when Johnny Chung Lee was temporarily separated from his fiance, he decided to device his own version of telepresence robot to keep in touch with her, instead of just relying on the traditional web cams. the robot in question consists of two major components, a netbook which he purchased for about $250 and an iRobot Create, an affordable educational robot which he acquired for about $250. with his Video Chat Robot, Lee can now navigate around his former home as well as chatting with his fiance without being confined to the desk.
bridging the gap between the netbook and the iRobot Create is a custom software written by Lee, which controls the robot movement and communication is via the freely available video conferencing software such as SKYPE. Lee took a step further by integrating the charging of the two components into a one step charging process. however, Lee is quick to point out several disclaimers with regard to this process. with just one click, Lee is able to direct the robot to seek out the docking station for charging. this of course, was a built-in feature of the Create which Lee integrated into his hack.
like all good hackers, Lee has made the VideoChatRobot software including the source and documentation for the dock modifications available for download at his blog. so for those who aspires to create a Video Chat Robot yourself, here’s your opportunity to do so. meanwhile, check out Lee’s video on his awesome creation after the jump.
scientist Babk Parvix of the University of Washington has developed a smart contact lens that is capable of measuring the blood sugar levels of the wearer. the lens does this by its embedded electrodes that zap a small current through the tear fluid and a microelectronic chip will send the results to a wireless device in the wearer’s pocket. another amazing feat is that the device is able to send power wirelessly to the contact lens.
a prototype was developed back in 2009, but fast forward to 2011: a pair of red and blue LEDs has been developed for the lens and can be embedded into the lens to display color images. head-up display has neer this close – just imagine information right at your eye. this means, augmented reality right in your eyes could be very well be a possibility. that means we could be spotting Terminator vision in future, except that we can’t zoom in and out like the T-800 did.
apparently, having this miniaturized circuitry in the lenses mean that the circuits will be see in our eye, thus making us looking like Stepford Wives but i’m sure we will get use to it pretty quick. don’t we? we are more intrigued by the possibility of displaying information in the eye which could include navigational directions, displaying info on what you see et cetera. wow. we are totally lost for words. just hope when we won’t go ‘ouch’ when the lenses start zapping the tear fluid for information.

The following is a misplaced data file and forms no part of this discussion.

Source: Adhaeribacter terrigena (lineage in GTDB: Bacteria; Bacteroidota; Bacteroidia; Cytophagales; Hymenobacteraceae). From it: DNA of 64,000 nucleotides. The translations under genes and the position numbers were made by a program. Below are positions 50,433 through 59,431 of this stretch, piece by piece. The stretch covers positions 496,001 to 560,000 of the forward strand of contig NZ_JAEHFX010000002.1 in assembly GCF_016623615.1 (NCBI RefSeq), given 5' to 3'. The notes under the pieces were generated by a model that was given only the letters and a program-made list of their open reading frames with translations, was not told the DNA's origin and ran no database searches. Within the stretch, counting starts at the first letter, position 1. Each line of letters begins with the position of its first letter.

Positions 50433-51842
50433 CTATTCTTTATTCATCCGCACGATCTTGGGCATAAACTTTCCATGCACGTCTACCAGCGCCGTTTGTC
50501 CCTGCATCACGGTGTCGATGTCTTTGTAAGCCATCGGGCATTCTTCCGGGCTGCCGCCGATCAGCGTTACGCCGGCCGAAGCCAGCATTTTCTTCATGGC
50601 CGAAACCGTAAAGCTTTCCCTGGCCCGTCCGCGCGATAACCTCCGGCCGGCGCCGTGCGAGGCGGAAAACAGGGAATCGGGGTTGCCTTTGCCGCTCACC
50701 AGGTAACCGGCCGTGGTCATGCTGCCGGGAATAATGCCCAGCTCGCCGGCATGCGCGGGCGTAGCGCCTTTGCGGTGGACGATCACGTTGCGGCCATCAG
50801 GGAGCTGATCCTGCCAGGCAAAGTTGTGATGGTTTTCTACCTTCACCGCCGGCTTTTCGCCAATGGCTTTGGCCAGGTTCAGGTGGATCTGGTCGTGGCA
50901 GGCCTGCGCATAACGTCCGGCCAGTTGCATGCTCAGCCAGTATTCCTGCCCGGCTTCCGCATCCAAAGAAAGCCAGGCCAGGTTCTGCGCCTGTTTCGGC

the future battlefield could be one that’s swam with bots scrambling around and nothing is more fearsome than one that can maneuver across almost any terrain. the X-RHEX is the next generation six-legged hexapedal robot that is touted to be stronger, more durable then its predecessor while maintaining its physical size and weight. the X.RHex now has a longer run time of up to two hours. Continue reading X.RHex is the next generation weird-legs military insect bot→
i hate tying ties as much as i hate clipping my nails. often, i wish somebody would invent something to tackle these simple yet frustrating chores. thank goodness for people like Seth Goldstein, who must have shared the same perspective as myself, designed and built a machine that solve this seemingly minute issue. the machine, aptly named ‘Why Knot?’, looks more complicated than it is to knot up a tie but it certainly works beautifully. hmmm, did i see a bicycle sprocket, chain and pedal there? very intriguing and applaudable project. Continue reading fancy a robot to knot up your tie? Why Knot? does just that→
if you haven’t heard, Cyberdyne‘s Robot Suit HAL (Hybrid Assistive Limb) is a ‘cyborg-type’ robot that aims to expand and improve human being’s physical capability. at the first glance, the suit resembles the Metal Gear Solid Raiden’s exoskeleton suit, albeit being more bulkier. so how does it works? when a person attempts to move, this intention triggers the brain to send nerve signals to the muscles via motoneuron which in turns, move the body’s musculoskeletal system. Continue reading Cyberdyne’s Robot Suit HAL is a real life exoskeleton suit→